Lumafield has brought industrial CT within the reach of more product-testing labs by reimagining almost every step in computed tomography. Scanners from Zeiss and other established players depend on large, expensive flat-panel X‑ray detectors. But Neptune, which can scan any product up to the size of a paint can, uses an entirely new, low-cost system for capturing X‑rays and transforming them into digital signals. On the software side, meanwhile, Lumafield moved the computing-intensive image reconstruction process from specialized desktop computers to secure cloud servers. And it built an intuitive browser-based tool, Voyager, that non-experts can use to interrogate the 3D scans and zero in on potential product defects.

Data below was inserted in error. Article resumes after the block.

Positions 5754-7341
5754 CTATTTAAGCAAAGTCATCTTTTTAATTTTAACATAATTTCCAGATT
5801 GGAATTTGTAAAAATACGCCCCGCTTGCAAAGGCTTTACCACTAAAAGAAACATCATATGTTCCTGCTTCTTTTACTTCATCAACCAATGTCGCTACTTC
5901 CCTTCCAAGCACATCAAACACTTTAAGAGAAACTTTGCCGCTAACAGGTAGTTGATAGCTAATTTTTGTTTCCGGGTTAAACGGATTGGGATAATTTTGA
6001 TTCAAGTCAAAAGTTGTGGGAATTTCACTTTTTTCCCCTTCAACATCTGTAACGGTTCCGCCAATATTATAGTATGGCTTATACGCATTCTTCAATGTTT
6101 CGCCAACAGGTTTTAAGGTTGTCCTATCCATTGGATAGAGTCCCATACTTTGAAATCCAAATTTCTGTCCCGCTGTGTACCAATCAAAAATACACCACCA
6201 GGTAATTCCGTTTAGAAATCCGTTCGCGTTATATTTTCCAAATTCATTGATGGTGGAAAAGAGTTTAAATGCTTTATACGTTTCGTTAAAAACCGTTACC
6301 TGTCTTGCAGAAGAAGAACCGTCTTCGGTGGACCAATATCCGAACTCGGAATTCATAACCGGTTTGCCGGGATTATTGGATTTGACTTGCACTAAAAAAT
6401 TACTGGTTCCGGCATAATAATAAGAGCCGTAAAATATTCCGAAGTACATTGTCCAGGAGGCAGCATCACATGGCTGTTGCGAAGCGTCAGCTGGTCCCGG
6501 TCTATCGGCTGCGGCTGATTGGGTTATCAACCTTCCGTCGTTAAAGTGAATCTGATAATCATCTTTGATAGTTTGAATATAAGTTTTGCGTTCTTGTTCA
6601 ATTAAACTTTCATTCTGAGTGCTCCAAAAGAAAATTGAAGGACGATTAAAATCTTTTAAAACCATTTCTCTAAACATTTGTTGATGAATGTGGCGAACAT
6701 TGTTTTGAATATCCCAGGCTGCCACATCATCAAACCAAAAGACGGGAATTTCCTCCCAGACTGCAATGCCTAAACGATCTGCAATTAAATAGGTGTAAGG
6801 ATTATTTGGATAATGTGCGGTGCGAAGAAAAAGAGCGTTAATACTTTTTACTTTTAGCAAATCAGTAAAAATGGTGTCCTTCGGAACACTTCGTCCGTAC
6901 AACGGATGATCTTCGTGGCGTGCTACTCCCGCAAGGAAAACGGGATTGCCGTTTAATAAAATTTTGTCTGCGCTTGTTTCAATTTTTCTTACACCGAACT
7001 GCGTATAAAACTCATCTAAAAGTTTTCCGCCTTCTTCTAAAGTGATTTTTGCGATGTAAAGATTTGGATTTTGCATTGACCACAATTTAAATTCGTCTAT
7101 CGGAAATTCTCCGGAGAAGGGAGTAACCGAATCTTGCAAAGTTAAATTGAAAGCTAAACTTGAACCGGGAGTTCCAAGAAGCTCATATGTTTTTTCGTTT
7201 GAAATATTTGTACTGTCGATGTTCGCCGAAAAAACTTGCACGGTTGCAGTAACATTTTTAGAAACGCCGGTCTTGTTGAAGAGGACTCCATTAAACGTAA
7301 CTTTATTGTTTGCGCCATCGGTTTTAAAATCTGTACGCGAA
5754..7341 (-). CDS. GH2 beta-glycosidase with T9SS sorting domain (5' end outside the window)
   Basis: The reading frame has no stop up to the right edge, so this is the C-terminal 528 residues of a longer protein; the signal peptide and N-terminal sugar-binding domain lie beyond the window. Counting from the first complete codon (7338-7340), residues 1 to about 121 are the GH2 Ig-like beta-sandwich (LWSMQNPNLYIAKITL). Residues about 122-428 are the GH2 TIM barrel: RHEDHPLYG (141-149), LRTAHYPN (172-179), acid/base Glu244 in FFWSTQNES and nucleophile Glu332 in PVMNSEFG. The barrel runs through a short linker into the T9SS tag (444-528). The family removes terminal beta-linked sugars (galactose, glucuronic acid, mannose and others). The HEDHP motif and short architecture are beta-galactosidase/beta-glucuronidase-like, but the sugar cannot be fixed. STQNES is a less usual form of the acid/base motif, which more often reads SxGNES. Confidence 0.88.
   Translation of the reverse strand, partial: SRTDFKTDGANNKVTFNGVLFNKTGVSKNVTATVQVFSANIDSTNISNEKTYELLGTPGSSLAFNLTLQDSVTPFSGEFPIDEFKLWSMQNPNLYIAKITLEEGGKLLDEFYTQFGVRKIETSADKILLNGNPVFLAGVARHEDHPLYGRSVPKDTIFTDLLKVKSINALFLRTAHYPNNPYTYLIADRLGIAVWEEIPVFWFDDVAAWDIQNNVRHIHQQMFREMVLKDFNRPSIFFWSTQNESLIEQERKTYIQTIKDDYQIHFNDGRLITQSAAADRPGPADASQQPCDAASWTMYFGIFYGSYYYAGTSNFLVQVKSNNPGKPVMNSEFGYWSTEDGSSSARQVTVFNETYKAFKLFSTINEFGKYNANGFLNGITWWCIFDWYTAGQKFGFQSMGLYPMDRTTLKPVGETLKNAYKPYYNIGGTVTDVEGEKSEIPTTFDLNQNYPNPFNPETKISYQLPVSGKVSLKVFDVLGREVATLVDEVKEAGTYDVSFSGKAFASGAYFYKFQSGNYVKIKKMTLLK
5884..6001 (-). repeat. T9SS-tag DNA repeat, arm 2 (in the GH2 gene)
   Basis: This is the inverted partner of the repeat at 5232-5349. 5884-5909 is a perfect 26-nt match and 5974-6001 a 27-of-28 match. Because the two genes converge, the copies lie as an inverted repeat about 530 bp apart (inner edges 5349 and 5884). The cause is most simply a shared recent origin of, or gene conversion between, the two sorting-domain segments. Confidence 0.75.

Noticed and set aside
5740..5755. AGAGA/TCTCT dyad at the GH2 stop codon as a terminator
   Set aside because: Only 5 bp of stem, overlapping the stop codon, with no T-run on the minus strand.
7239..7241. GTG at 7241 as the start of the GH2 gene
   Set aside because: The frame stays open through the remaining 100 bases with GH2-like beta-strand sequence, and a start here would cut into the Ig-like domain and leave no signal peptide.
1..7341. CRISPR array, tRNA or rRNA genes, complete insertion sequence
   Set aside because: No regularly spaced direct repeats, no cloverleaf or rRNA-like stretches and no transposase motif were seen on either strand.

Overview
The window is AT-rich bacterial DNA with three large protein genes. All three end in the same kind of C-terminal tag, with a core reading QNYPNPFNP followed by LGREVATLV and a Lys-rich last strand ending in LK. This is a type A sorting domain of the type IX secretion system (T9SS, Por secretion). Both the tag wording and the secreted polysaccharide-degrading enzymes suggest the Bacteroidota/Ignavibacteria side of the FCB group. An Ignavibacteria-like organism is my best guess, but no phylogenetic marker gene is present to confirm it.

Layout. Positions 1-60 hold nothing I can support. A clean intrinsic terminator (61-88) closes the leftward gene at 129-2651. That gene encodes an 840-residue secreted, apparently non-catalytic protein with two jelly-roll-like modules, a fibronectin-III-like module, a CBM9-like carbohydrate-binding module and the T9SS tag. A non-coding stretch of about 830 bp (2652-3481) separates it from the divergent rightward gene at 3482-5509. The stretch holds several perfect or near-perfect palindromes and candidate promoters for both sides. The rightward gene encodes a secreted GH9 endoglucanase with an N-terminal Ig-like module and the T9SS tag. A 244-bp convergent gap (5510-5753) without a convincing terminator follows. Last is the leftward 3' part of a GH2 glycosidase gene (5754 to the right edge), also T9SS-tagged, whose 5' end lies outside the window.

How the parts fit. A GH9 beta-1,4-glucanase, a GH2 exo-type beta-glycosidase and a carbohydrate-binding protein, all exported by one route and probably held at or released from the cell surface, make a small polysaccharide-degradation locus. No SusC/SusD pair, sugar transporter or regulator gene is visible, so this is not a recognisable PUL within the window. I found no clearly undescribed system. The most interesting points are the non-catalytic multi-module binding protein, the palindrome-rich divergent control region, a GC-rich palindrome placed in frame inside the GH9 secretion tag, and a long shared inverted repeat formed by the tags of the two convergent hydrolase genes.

“All of this stuff has been reevaluated from scratch, from a fundamental physics level, to come up with the least expensive, easiest-to-use version of a CT scanner that we could possibly make with the technology that exists,” Torrealba says. “Sometimes we joke about how, with the hardware, the reconstruction pipeline, and the Web application, we’ve done three startups’ worth of engineering.”
That hard work is already paying off. Lumafield has quietly built a customer base of dozens of companies who are using CT data in design decisions, including 3D printer maker Desktop Metal, fitness tracking company WHOOP, and consumer products giants such as L’Oréal, OXO, Saucony, and TrekBicycle. One L’Oréal packaging-quality director, for example, says Lumafield’s scans saved his team four months of design and testing work by identifying the source of a stubborn leak in a bottle cap. (The culprit was a tiny, 100-micron indentation — invisible to traditional inspection techniques — caused by unexpected interference between the bottleneck and the cap.)